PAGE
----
Physics/Engineering Dual Degree
You have passion for physics but you want to pursue Engineering as your career. Then the dual degree may be right for you. With Truman's Physics/Engineering Dual Degree program, you can receive a Bachelor of Arts in Physics from Truman and a Bachelor of Sciences in Engineering from an engineering school in typically five years.
How it works
The Bachelor of Arts (BA) in Physics is a four-year degree that provides a strong liberal arts core, a solid foundation of physics, and a personalized 15 hour learning plan you can tailor to suit your goals.
Your learning plan can consist entirely of engineering courses. The Physics BA also requires 6 hours of physics-related electives, which can be upper-level engineering courses taken at the engineering school.
Freedom of choice
Unsure of your plans? The beauty of this program is that you have many choices as you move along. In your first year, it is easy to switch seamlessly to any other major (even non-science). In the second year, you could easily choose to become a 4-year BS or BA physics major or change to the ordinary pre-engineering transfer program.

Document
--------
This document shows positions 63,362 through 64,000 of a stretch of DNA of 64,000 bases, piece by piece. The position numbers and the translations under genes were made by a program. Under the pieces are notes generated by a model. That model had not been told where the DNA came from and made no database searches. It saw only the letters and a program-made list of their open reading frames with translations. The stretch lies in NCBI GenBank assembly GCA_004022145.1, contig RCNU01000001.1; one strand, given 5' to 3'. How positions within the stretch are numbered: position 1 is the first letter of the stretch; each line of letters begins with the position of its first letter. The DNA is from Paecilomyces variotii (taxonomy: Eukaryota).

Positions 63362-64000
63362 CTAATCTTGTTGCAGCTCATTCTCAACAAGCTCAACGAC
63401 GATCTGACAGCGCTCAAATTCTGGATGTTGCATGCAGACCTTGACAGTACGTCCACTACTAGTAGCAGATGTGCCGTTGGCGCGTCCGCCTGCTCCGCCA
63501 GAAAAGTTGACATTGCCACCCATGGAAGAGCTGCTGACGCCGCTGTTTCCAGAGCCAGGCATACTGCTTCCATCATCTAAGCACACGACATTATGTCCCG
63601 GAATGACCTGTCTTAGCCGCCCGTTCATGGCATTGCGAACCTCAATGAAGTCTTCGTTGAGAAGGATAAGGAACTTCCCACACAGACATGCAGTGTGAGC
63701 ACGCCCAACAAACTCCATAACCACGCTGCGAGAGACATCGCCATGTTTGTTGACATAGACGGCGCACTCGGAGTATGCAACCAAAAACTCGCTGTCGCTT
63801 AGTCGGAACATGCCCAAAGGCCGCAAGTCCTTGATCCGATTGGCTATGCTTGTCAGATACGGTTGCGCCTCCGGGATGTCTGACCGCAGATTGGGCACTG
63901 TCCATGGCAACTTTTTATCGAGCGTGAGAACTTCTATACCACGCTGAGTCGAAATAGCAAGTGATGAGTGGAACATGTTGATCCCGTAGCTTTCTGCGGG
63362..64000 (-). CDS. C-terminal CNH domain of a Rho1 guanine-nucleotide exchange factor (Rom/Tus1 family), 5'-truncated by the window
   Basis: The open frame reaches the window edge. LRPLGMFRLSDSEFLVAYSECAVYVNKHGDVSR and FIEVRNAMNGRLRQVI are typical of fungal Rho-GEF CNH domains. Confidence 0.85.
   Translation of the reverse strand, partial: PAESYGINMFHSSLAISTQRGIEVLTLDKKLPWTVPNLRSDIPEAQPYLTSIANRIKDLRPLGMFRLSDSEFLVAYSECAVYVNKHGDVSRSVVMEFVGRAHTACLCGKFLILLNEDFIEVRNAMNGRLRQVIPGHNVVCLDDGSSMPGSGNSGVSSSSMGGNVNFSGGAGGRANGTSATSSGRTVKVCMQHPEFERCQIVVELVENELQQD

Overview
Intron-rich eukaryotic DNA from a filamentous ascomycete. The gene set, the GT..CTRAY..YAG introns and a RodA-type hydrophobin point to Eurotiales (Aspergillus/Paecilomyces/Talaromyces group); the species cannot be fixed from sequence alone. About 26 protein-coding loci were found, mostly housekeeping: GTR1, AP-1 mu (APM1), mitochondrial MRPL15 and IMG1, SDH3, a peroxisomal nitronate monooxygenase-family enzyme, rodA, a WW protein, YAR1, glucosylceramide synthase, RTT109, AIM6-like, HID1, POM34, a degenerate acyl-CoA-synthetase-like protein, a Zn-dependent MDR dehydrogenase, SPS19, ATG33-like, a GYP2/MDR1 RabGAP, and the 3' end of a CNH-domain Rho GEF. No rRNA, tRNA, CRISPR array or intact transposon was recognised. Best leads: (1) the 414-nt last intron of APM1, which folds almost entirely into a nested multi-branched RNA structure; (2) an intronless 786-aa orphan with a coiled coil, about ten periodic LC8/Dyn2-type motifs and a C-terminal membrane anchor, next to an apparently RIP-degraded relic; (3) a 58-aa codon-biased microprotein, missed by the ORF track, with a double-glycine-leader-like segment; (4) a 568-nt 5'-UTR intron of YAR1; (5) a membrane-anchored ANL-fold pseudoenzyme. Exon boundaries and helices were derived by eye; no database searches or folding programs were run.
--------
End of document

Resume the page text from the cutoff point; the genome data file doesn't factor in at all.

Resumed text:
Even in your third year you could switch to the BA (or the BS in Physics) and still graduate in four years. If you begin at Truman as a pre-engineering transfer student or a physics major, you can likewise change into the Dual Degree program at any point along the way.
Be well-rounded - and marketable
Your liberal arts and sciences background from Truman gives you flexibility and breadth in your education, preparing you for leadership roles in industry. The Physics BA gives you advanced physics background that is very helpful with Engineering courses when you enter the Engineering program. An engineering degree provides the depth and focus of an engineering discipline and the expertise to be a professional in the technical world. The interconnectedness of the two degrees makes them valuable and appealing to employers.
1 February 2015 | 6:25 pm
Our chapter of the Society of Physics Students has been recognized as an “Outstanding Chapter” for 2014. We often win this award, and it’s good to be recognized as one of the more active and accomplished SPS chapters in the country.
8 December 2014 | 6:53 pm
Paul Friz, one of our recent physics graduates, was in the news due to his work with the Rosetta Project.